NAT Feature

Reduce Your Address Usage
Oct 19, 2022

Reduce Your Address Usage

Taipei, Taiwan, Oct 19, 2022—For a device or networking system to connect to the internet, it needs an IP address, which is a special collection of integers separated by periods. This number is used to identify and locate a network device and allows users to connect with the web. IPs are classified into two types: IPv4 and IPv6. Only roughly 4.3 billion IPv4 addresses were generated in the early days of the internet. However, not all of them could be assigned to the device for communication to be established. Some were retained for testing, military, and broadcast purposes, while the remaining 3B IPs were open for communication. The IPv6 addressing system was created to solve this flaw in the IPv4 addressing method. IPv6 recreates the addressing system, allowing for more address allocation alternatives, however, it has taken several years to change the networking system architecture and deploy it. With that being said, a whole new protocol is required to solve the current issue. The whole situation leads to the development and deployment of Network Address Translation (NAT).

Network Address Translation (NAT) is a mechanism that allows numerous devices on a local network to publicly share a single IP address, even though each device has a distinct private IP address on that network. Network address translation helps with this by transforming network devices' allocated private addresses into the public IP addresses of their respective networks. This implies that data packets can be delivered and received by the appropriate devices. There is no need for numerous public IP addresses within a single local network. Most home routers use network address translation (NAT), although this isn't the only application of NAT.

Even big enterprises with a reasonably extensive private network may choose to employ a single IP address for their entire internal network for economic or security reasons. Bearing in mind the importance of NAT both for home and business networks, Intrising product now comes with a NAT feature. The first benefit of NAT is that it simplifies network management by allowing administrators to use any internal addressing system they wish. Because it is private, the internal addressing scheme is not subject to external limitations that administrators may not necessarily understand. The second benefit of NAT that it reduces the number of public IP addresses. Because the number of accessible IP addresses is minimal in comparison to the number of terminals that may be linked to the Internet, the IP network protocol, which is utilized in today's Internet in its version 4, has a severe constraint.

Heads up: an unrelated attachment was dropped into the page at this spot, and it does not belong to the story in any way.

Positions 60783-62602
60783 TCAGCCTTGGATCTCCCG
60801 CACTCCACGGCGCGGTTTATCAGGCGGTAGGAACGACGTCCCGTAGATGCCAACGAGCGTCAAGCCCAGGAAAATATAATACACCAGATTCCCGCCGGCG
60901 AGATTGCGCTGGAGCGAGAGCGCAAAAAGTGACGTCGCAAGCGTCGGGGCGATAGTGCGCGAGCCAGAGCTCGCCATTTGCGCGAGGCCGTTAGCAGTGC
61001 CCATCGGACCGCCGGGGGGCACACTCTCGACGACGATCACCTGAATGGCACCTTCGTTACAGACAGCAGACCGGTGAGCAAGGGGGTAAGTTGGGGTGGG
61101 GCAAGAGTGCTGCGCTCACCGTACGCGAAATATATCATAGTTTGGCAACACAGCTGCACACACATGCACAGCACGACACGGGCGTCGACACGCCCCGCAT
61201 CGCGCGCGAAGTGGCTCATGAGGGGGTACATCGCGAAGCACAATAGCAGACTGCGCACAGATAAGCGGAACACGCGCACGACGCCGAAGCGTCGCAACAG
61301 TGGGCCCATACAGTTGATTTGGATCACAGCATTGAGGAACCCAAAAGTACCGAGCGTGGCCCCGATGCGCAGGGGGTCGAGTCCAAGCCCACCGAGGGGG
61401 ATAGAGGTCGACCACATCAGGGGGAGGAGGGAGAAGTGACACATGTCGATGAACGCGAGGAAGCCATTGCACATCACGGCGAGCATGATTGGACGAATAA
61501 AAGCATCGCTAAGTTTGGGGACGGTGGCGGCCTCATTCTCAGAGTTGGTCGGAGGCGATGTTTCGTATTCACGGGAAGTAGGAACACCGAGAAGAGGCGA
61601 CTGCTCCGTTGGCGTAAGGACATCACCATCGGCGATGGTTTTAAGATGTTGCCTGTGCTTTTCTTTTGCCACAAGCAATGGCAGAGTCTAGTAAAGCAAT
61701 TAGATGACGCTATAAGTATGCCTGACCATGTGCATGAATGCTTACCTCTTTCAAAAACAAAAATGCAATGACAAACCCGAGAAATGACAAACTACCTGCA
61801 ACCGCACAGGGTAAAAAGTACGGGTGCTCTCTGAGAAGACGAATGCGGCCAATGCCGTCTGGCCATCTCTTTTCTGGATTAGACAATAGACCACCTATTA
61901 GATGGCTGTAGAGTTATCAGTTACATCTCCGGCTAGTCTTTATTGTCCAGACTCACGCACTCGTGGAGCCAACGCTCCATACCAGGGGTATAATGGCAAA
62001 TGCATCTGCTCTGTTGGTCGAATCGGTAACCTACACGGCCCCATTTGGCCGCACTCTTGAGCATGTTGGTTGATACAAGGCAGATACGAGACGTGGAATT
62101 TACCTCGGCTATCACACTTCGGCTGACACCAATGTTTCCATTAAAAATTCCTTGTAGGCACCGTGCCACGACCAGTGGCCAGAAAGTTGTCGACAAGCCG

Given the scarcity of this resource, administrators seeking to gain from it must pay a price for its availability. NAT overcomes the lack of IP addresses in IP version 4 by allowing users to save IP addresses at two independent levels. Another big benefit of NAT is in terms of safety. Because they are not immediately reachable from the outside, the terminals have added security. There are three methods for configuring NAT that is, Static NAT, Dynamic NAT, and Port Address Translation (PAT). Of the three varieties, PAT is the most often used. It is a version of Dynamic NAT and is comparable to it, except it uses ports to translate many private IP addresses to a single public IP address. PAT is common among businesses that want their employees to utilize a single IP address while being monitored by a network administrator. It is also less expensive because multiple people connect to the internet with a single IP address.

When seeking to reduce the number of public IP addresses necessary for connections, a dynamic NAT connection, such as a PAT connection, is beneficial. PAT connections greatly minimize the depletion of public IP addresses since they allow you to attach numerous devices to the same public address via ports. This makes it a more efficient means of connecting to the internet for devices that do not require a stable IP address. Connecting to a network using a dynamic protocol like PAT adds another layer of security since the private address of the device is hidden from public view during the PAT protocol's private address translation. NAT and PAT protocols are used internationally to reduce the need for distinct IP addresses. They both operate similarly, with only a little change. Because NAT does not use ports as in PAT, all internal computers can share a single translation address. Both of these features are available on Intrising products now. Whether you decide to configure NAT or PAT, your network will be benefited from it for sure.